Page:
Max: I currently lead strategic initiatives for Uber for Business. This means I look for opportunities where Uber for Business can be used for new use cases and deliver value to new markets. Uber for Business is a platform that serves 65,000 organizations by providing the necessary tools to successfully scale Uber usage. This includes a dashboard that provides the billing, reporting and management tools needed to be effective.
Michael: How does this service impact the commercial real estate sector?
Max: There are a number of reasons that the commercial real estate sector is partnering with Uber. Here are three of the biggest ones:
As a parking alternative: One in ten people no longer purchase a car because of new alternatives, including services like Uber. For many of the companies we talked to, this makes it hard to justify the $35,000 that it costs to build each parking space provided (on average). Developers and landlords partner with Uber for Business to provide rides to residents, saving money on costly parking structures that sometimes take up more space than the building itself.
To make buildings more desirable: This audience is well aware that space in cities is getting more competitive. If a building isn’t located in a city center or conveniently near public transit, it can be difficult to attract people to it – whether it’s for work, shopping or living. You can make real estate outside of cities more desirable with Uber by providing a direct and seamless connection between your building and public transit.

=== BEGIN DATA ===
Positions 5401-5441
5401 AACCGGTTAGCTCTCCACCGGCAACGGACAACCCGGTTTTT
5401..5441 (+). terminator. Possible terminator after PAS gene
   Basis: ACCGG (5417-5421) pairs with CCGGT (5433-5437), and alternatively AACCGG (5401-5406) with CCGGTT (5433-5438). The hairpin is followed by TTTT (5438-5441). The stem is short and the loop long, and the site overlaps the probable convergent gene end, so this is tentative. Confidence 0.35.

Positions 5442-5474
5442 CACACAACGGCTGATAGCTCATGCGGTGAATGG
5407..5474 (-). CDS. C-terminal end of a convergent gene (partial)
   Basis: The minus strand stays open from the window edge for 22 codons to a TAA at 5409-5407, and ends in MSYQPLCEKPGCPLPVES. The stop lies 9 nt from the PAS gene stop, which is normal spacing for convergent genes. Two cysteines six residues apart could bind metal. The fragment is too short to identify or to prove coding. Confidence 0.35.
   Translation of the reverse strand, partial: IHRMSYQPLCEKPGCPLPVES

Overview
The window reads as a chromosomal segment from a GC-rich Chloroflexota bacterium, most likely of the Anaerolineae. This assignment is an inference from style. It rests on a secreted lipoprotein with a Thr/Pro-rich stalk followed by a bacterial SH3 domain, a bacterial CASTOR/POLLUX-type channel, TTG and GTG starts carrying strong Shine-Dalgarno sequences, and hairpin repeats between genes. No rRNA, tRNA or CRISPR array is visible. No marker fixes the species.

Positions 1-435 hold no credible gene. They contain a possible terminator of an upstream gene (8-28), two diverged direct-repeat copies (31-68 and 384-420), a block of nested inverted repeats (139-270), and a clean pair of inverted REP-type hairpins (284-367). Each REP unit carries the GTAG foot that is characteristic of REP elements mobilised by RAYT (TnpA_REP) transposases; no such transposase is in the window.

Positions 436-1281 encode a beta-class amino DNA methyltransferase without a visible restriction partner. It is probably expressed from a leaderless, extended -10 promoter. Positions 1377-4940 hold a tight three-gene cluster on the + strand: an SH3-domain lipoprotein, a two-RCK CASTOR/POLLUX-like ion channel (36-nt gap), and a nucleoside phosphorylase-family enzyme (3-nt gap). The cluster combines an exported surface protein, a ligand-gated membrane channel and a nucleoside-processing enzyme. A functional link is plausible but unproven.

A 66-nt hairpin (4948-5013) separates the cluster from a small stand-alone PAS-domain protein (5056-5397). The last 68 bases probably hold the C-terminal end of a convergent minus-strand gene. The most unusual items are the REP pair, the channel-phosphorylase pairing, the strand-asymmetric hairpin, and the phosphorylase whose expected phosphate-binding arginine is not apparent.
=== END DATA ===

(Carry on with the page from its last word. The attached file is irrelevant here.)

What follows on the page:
To connect people with public transit: Uber provides a “last-mile” solution that complements public transit systems. In fact, this works so well that one in five Uber rides starts by a public transit station. By working with Uber for Business, the real estate industry can provide an attractive solution for transportation to buildings that may have previously been considered inconvenient to people.
Michael: Any future plans you are focused on for the service?
Max: We are still in very early stages in our work with the real estate industry, we have just addressed the tip of the iceberg. You can expect that Uber will continue to develop solutions catered to the specific needs of the industry in the coming months and years, whether it's around billing, reporting, management or integrations with other tech systems that the real estate industry leverages.
Michael: What is your view on how technology can shape the future of commercial real estate in general?
Max: I believe the impact technology will have on the commercial real estate industry is immense, making it more efficient, data driven and productive. It's important that those in the space are thinking several years out when making decisions. Technology is changing traditional industries at a record pace, so if you're not thinking ahead, it's very easy to be left behind. We're looking forward to becoming a close ally for the commercial real estate industry, and helping organizations identify and act on the technology trends that should matter to them.
Max Crowley currently leads strategic initiatives for Uber for Business. As a founding member of Uber for Business, Max played a critical role in growing the team globally and bringing the transportation management platform to 65,000 organizations across the globe. Prior to that, as the 25th employee at Uber, he launched Uber's operations in Chicago, its fourth ever market. Before Uber, Max was a consultant at Accenture.